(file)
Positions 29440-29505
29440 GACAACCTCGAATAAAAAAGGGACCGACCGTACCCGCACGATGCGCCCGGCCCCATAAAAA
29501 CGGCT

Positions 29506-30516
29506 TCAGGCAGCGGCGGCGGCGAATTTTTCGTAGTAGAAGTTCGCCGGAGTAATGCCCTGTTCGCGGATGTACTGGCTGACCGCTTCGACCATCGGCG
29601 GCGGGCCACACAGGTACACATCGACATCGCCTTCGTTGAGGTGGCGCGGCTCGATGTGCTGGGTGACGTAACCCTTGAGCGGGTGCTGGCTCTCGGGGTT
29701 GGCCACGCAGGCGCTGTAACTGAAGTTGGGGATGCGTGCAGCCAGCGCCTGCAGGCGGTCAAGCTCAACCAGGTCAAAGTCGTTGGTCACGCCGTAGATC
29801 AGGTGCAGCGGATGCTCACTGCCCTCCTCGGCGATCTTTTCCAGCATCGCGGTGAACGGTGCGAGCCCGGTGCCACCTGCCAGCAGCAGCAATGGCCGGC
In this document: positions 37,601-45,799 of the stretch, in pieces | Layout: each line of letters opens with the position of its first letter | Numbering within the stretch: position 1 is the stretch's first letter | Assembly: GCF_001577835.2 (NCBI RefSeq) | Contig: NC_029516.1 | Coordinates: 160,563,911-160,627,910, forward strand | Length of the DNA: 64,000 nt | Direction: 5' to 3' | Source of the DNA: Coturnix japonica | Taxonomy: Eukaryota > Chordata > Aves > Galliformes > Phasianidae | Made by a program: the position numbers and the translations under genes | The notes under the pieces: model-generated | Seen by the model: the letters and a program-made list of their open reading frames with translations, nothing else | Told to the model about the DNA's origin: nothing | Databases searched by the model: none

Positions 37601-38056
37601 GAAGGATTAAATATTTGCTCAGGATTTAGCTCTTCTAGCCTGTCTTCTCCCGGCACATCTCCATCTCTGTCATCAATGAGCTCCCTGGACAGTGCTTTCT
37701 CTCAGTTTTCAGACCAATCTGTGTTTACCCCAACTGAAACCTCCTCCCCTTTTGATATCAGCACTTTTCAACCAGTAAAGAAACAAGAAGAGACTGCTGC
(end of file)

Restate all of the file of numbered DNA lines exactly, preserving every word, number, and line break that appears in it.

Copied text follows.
Positions 29440-29505
29440 GACAACCTCGAATAAAAAAGGGACCGACCGTACCCGCACGATGCGCCCGGCCCCATAAAAA
29501 CGGCT

Positions 29506-30516
29506 TCAGGCAGCGGCGGCGGCGAATTTTTCGTAGTAGAAGTTCGCCGGAGTAATGCCCTGTTCGCGGATGTACTGGCTGACCGCTTCGACCATCGGCG
29601 GCGGGCCACACAGGTACACATCGACATCGCCTTCGTTGAGGTGGCGCGGCTCGATGTGCTGGGTGACGTAACCCTTGAGCGGGTGCTGGCTCTCGGGGTT
29701 GGCCACGCAGGCGCTGTAACTGAAGTTGGGGATGCGTGCAGCCAGCGCCTGCAGGCGGTCAAGCTCAACCAGGTCAAAGTCGTTGGTCACGCCGTAGATC
29801 AGGTGCAGCGGATGCTCACTGCCCTCCTCGGCGATCTTTTCCAGCATCGCGGTGAACGGTGCGAGCCCGGTGCCACCTGCCAGCAGCAGCAATGGCCGGC
In this document: positions 37,601-45,799 of the stretch, in pieces | Layout: each line of letters opens with the position of its first letter | Numbering within the stretch: position 1 is the stretch's first letter | Assembly: GCF_001577835.2 (NCBI RefSeq) | Contig: NC_029516.1 | Coordinates: 160,563,911-160,627,910, forward strand | Length of the DNA: 64,000 nt | Direction: 5' to 3' | Source of the DNA: Coturnix japonica | Taxonomy: Eukaryota > Chordata > Aves > Galliformes > Phasianidae | Made by a program: the position numbers and the translations under genes | The notes under the pieces: model-generated | Seen by the model: the letters and a program-made list of their open reading frames with translations, nothing else | Told to the model about the DNA's origin: nothing | Databases searched by the model: none

Positions 37601-38056
37601 GAAGGATTAAATATTTGCTCAGGATTTAGCTCTTCTAGCCTGTCTTCTCCCGGCACATCTCCATCTCTGTCATCAATGAGCTCCCTGGACAGTGCTTTCT
37701 CTCAGTTTTCAGACCAATCTGTGTTTACCCCAACTGAAACCTCCTCCCCTTTTGATATCAGCACTTTTCAACCAGTAAAGAAACAAGAAGAGACTGCTGC